A flyer offering a master class in ‘Eliminating Silo Mentality’ had to be of interest. Siloism has been on my hit list for a long time. It’s a perennial problem and probably a fundamental part of human nature. People like to be part of a group and the easiest way of being part of something is to highlight that you are not a part of another. If you are part of group A then a way of reinforcing your place in it is by identifying how different, ineffective, strange or downright useless group B is.
Structures don’t help either. Members of a group look to their leader for leadership. Leadership is a competitive sport though. Winning at the expense of your so called colleagues only goes to drive wedges between the different functions that your organisation has set up to deliver customer value. Structures create silos.
Elimination seemed too good an opportunity to miss and so off I went and booked my place.
There were about sixty people in the audience when I arrived. The room was pregnant with expectation. Nearly all of the major public sector organisations from across the region were represented and, not without some irony, everyone was sitting with their colleagues on their own round table.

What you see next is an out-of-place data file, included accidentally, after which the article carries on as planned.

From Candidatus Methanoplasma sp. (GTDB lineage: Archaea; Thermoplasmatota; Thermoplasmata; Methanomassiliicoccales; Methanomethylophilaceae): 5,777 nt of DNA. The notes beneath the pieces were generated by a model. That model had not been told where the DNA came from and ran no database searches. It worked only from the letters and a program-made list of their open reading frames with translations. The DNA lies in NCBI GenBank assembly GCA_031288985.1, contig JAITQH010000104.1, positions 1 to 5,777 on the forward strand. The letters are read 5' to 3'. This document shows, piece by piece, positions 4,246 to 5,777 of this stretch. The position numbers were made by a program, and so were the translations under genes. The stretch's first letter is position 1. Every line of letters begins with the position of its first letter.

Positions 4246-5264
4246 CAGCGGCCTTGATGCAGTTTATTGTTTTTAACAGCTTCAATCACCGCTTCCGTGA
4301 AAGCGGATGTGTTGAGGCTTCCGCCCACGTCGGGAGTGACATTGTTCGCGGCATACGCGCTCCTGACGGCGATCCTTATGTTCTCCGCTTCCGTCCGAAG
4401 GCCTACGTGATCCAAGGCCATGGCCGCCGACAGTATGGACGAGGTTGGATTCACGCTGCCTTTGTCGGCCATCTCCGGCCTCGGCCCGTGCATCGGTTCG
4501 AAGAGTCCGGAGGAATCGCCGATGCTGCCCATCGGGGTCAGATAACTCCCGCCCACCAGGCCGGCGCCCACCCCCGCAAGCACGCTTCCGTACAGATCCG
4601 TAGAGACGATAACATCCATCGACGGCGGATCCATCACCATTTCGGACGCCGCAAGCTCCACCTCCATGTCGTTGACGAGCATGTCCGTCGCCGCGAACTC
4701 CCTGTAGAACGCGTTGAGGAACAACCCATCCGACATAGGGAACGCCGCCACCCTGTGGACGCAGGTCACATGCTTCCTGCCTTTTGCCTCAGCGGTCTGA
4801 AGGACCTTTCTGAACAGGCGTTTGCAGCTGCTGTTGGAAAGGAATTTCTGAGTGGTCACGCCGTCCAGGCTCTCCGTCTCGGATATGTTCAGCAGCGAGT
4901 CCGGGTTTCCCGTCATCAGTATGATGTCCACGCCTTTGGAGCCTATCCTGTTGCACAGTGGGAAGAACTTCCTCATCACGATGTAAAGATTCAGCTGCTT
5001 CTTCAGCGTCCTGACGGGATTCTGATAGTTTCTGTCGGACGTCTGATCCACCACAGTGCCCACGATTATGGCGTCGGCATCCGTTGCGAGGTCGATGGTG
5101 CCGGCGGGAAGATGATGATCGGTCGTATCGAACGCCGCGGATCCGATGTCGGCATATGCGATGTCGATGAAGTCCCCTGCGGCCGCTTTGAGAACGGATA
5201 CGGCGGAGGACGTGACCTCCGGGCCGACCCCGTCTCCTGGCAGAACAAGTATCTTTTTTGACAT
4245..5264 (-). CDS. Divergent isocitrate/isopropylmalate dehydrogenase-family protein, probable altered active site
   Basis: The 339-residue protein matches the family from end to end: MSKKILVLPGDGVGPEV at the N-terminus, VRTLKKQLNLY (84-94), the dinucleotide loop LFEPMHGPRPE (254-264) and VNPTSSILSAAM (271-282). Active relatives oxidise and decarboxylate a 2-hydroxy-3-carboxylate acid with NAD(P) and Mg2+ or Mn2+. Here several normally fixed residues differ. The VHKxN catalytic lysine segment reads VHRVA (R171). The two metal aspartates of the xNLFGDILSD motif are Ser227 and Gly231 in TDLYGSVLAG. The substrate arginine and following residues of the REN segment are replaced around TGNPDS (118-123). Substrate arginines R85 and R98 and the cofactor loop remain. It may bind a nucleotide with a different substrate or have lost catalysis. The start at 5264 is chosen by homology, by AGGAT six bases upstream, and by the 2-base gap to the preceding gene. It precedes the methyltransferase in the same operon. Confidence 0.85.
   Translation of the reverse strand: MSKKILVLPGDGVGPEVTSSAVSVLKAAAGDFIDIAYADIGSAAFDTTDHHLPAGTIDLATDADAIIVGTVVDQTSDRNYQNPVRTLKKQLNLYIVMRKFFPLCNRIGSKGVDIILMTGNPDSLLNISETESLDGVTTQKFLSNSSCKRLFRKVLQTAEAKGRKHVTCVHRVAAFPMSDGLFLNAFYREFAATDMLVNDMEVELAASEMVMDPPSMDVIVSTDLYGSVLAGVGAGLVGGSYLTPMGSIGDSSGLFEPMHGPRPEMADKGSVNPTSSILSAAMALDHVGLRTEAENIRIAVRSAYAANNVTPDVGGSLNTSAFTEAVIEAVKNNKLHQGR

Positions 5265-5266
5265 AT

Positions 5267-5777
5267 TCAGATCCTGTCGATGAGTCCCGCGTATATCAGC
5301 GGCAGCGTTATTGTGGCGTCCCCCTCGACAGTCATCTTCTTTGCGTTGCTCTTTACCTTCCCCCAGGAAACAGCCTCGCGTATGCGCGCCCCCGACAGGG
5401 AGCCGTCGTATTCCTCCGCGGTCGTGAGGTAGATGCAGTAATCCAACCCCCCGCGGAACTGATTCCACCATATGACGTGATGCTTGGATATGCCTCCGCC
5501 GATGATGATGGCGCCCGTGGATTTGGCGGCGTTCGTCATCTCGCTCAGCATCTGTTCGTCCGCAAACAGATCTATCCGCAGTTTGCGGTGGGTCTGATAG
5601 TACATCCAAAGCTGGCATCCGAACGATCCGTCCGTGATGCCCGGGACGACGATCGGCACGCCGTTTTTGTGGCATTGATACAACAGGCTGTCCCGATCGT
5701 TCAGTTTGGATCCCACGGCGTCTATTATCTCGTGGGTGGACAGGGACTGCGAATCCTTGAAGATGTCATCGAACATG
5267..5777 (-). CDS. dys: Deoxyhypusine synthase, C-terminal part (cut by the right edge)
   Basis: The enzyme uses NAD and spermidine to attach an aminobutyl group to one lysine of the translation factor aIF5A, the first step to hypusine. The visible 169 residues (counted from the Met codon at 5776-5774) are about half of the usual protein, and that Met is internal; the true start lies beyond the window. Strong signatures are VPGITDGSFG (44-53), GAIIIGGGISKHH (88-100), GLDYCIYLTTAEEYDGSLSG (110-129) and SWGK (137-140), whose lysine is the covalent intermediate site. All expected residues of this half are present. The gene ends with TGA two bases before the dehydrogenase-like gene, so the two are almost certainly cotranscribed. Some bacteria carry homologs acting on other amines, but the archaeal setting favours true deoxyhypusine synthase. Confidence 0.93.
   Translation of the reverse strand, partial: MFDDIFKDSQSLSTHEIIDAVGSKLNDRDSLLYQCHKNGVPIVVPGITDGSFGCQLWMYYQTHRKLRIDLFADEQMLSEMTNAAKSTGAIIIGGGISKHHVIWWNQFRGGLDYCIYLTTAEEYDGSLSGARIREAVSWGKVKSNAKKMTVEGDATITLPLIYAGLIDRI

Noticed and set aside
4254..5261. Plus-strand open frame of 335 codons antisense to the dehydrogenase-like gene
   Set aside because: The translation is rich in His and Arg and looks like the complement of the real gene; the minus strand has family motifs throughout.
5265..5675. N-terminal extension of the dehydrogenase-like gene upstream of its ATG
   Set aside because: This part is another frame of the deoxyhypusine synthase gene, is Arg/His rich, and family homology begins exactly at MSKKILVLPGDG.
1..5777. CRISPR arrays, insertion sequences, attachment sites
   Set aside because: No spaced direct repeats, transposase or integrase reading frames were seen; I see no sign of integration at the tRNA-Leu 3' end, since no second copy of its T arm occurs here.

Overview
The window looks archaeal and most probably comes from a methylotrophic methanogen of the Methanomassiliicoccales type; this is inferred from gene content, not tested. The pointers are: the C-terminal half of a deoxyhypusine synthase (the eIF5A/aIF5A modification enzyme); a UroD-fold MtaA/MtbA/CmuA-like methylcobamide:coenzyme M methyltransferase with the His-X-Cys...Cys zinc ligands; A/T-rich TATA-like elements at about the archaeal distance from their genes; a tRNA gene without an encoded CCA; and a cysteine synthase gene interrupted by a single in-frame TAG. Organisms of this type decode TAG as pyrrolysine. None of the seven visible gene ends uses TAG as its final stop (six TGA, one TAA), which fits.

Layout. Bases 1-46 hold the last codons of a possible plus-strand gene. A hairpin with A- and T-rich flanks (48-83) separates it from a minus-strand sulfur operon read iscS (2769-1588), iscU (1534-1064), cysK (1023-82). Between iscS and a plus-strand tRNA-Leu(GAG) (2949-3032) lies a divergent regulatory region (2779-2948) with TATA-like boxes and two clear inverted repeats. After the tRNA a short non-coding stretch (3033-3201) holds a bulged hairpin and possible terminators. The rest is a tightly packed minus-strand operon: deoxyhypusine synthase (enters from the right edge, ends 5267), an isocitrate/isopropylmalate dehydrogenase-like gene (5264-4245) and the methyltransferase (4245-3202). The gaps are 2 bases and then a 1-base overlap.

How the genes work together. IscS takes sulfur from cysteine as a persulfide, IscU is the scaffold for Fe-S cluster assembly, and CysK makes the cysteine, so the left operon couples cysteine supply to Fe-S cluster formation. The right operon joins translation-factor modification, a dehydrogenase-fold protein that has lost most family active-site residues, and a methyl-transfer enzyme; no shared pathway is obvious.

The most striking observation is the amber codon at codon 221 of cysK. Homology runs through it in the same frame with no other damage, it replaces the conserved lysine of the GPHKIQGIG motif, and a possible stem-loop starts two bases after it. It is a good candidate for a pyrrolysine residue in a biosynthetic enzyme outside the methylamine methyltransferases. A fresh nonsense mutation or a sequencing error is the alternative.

I was no different and ended up sitting next to one of the younger members of the workforce. Interestingly she leant over and asked what was meant by a silo. She understood what a silo was in the context of a farm building but did not get the connection to the ways in which we work. This is the second time that a younger person has asked me the same question and just shows how our jargon becomes embedded in the way we work. Silos exist within our language.
Anyway, the event got underway. Quite often I go to such events and after about thirty minutes I find myself asking why. This is usually because what I had come to hear was not what was coming from the presenter. Unfortunately this was no exception. His presentation was interesting enough but was not about breaking down what I understood to be silos. Perhaps he had an alternative understanding of what the word meant.
Instead the day was more about process flow, agreement to key tasks, allocation and acceptance of responsibility. It was a way of removing conflict between teams in order to achieve joint outcomes. These are noble enough objectives and the speaker was able to demonstrate success admirably in his suggested approach. His techniques reminded me of the way that we have overcome some of our largest issues, such as achieving Public Sector Network (PSN) compliance, where we get everyone involved together, agree what needs to be done as well as who is going to do it and monitor the plan on a weekly basis, ticking off those things that have been done and focussing our efforts on that which is left. It has worked for us yet we still operate in silos.
Perhaps it was too much to expect a silver bullet that would solve a problem that I have been working on for so many years.